Thomas Gray to Thomas Wharton, [10 November 1754]
Dr Thomas Wharton, MD
in Kings-Arms Yard, Coleman
SAFFRON WALDEN 11 NO
I am clear, that you are in the right way & that you ought to make your excuses at the Queen's Arms with all possible civility to Foth:ll; and perhaps the civilest excuse is to tell the truth, to him at least, that it would be neither grateful, nor prudent, to hazard disobliging the Gentlemen at the Mitre, among whom you have several Friends, & besides it will be always more in your power to recommend moderate measures, while you continue connected with one Party, than if you should lose yourself with both by seeming to divide yourself between them. but how far this is to be said, & to whom, you are best able to determine.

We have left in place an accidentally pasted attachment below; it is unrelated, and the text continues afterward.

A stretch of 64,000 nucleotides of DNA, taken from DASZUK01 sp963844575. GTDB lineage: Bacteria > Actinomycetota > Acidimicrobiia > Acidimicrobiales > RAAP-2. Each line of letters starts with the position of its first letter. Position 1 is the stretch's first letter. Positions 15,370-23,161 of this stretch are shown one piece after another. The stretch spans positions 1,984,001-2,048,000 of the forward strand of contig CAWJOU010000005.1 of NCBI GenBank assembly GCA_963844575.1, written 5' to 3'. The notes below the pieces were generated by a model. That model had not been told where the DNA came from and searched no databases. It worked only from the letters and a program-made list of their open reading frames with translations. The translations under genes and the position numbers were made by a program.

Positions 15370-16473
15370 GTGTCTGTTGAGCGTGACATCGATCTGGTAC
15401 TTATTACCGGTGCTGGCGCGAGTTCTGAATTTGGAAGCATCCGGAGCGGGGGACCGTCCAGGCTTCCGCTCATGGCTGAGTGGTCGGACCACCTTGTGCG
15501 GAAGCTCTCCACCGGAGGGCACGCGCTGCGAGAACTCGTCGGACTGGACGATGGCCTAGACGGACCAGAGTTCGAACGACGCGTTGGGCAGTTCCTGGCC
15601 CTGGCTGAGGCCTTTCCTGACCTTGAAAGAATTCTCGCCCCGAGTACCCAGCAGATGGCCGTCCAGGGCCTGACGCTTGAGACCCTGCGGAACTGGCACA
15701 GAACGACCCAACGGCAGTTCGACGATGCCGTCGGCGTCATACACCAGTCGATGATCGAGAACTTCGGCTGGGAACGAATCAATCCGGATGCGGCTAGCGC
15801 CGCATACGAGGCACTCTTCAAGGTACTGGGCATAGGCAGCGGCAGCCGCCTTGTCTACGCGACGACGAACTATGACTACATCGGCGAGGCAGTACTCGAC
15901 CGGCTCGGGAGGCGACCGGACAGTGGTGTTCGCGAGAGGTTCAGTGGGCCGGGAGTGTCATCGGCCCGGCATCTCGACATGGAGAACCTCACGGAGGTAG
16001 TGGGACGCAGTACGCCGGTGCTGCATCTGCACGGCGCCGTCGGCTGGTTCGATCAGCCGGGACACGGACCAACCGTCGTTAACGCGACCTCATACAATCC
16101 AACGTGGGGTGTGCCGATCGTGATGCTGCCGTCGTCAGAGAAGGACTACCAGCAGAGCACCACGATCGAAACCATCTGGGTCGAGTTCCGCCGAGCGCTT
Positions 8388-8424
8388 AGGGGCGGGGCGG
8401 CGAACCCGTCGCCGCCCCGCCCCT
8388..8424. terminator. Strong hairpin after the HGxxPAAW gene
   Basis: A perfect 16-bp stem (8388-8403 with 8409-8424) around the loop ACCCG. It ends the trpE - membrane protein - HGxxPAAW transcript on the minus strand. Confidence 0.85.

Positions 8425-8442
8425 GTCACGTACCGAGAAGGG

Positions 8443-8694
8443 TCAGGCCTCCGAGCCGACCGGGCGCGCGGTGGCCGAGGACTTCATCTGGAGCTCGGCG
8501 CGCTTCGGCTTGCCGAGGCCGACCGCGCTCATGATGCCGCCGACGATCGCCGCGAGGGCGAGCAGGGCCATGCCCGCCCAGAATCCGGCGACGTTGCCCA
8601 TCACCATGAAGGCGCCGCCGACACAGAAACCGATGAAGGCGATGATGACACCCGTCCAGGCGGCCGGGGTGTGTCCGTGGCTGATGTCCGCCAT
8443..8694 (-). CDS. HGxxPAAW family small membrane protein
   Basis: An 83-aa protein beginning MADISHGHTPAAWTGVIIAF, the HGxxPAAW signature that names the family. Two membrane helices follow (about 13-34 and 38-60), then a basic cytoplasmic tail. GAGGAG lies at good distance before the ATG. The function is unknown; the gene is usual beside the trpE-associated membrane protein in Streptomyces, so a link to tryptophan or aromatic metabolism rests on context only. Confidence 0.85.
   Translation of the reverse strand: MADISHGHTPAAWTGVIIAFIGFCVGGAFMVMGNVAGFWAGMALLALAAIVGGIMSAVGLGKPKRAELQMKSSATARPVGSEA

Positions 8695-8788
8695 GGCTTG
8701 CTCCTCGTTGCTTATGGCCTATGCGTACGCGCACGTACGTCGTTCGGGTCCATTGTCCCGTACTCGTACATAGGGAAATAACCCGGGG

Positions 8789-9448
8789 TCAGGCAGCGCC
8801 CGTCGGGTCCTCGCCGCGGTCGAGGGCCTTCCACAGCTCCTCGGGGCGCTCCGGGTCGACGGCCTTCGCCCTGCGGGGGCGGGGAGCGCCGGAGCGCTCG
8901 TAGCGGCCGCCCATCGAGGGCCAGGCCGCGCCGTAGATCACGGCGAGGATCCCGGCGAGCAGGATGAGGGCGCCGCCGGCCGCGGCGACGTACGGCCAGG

Egerton MS 2400, ff. 65-66, Manuscripts collection, British Library , London, UK <http://www.bl.uk/reshelp/bldept/manuscr/>
- The Letters of Thomas Gray, including the correspondence of Gray and Mason, 3 vols. Ed. by Duncan C. Tovey. London: George Bell and Sons, 1900-12, letter no. CXV, vol. i, 256
- Correspondence of Thomas Gray, 3 vols. Ed. by the late Paget Toynbee and Leonard Whibley, with corrections and additions by H. W. Starr. Oxford: Clarendon Press, 1971 [1st ed. 1935], letter no. 193, vol. i, 411-412